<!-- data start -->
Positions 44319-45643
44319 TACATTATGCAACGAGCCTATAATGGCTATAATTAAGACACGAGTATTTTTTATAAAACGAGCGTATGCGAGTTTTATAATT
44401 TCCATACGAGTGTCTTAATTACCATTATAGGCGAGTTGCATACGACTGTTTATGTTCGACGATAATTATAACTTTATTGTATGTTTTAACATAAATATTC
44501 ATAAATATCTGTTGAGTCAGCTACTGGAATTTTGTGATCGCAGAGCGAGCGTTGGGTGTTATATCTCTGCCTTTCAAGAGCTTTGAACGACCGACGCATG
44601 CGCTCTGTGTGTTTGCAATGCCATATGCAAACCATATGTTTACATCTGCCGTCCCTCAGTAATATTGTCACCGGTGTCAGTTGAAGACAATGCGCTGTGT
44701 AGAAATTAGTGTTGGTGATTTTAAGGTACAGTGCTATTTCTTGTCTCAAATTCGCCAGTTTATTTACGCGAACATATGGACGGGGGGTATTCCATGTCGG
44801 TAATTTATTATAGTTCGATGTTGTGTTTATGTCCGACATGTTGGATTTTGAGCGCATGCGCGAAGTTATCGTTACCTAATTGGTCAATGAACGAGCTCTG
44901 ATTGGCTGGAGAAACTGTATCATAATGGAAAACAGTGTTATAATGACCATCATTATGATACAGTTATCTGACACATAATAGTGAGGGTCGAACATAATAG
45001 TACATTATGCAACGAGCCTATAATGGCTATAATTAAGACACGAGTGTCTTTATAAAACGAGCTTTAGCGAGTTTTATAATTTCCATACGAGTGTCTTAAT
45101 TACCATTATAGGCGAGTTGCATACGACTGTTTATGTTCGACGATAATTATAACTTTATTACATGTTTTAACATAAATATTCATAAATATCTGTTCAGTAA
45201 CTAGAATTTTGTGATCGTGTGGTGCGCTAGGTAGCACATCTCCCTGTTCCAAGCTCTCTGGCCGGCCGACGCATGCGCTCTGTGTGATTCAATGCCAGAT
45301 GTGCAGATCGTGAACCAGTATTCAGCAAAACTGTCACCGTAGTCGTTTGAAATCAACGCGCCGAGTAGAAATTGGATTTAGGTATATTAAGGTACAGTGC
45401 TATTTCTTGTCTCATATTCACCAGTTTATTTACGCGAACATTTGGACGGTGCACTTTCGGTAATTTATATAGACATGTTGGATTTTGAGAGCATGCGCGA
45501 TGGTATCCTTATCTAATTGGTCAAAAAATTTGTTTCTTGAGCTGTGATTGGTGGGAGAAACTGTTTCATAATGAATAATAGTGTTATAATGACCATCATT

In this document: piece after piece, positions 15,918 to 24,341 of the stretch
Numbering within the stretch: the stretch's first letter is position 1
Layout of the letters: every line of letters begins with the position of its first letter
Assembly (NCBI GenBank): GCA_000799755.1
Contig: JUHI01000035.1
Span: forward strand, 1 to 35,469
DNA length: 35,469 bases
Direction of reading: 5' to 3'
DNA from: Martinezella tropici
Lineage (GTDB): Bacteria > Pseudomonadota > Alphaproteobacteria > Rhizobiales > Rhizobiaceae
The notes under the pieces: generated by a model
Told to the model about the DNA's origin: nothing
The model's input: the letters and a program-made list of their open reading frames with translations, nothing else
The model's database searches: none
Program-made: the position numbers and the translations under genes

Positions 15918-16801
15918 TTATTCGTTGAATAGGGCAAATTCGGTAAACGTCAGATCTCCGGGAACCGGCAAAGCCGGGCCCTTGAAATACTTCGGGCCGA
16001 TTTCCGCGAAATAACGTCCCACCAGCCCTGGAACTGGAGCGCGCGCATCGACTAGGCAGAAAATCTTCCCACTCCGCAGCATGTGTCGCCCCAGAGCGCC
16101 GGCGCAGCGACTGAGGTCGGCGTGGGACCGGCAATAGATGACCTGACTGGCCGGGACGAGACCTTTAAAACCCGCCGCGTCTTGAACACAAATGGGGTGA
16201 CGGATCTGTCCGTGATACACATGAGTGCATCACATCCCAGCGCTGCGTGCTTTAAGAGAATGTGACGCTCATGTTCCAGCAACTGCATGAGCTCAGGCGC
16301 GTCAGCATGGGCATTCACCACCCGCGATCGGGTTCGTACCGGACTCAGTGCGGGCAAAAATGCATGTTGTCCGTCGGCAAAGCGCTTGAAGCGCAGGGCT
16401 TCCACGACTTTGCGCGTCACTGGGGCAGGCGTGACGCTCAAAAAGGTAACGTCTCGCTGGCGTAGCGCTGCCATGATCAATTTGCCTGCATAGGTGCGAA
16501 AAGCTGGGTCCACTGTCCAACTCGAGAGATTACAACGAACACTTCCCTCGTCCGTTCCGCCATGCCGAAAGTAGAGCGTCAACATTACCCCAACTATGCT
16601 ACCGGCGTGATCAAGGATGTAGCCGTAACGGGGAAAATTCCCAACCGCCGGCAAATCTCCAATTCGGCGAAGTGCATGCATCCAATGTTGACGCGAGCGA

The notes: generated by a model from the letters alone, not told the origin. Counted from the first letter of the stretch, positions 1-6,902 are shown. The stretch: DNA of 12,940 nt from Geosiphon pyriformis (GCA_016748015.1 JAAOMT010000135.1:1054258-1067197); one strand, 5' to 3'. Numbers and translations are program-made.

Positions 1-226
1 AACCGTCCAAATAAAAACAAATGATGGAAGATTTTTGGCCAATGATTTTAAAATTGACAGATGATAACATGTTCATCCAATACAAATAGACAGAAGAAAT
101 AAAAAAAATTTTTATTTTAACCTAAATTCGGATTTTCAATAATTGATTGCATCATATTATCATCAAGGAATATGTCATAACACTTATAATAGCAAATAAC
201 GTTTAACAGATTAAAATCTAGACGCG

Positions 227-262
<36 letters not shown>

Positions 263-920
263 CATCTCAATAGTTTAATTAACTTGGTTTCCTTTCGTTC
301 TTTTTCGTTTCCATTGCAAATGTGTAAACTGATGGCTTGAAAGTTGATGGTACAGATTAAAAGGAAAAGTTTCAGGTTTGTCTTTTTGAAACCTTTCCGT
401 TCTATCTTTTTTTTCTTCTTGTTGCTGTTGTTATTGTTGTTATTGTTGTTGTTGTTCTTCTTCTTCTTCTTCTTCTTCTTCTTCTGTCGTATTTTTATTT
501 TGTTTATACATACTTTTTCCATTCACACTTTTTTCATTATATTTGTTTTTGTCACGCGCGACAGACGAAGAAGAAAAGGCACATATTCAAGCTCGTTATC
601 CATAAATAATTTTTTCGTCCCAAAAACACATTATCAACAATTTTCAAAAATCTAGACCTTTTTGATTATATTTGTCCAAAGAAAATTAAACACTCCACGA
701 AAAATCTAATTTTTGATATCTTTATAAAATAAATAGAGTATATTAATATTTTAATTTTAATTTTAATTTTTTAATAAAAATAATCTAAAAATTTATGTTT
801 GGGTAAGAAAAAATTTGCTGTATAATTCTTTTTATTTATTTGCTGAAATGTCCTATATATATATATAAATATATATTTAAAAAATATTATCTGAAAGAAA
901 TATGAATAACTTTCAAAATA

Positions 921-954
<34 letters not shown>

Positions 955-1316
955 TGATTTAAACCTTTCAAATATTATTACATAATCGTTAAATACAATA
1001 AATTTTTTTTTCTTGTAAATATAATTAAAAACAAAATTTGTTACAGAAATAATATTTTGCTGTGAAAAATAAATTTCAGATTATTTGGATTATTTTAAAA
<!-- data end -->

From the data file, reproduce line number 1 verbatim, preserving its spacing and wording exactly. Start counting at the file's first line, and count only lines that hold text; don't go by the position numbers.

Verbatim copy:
Positions 44319-45643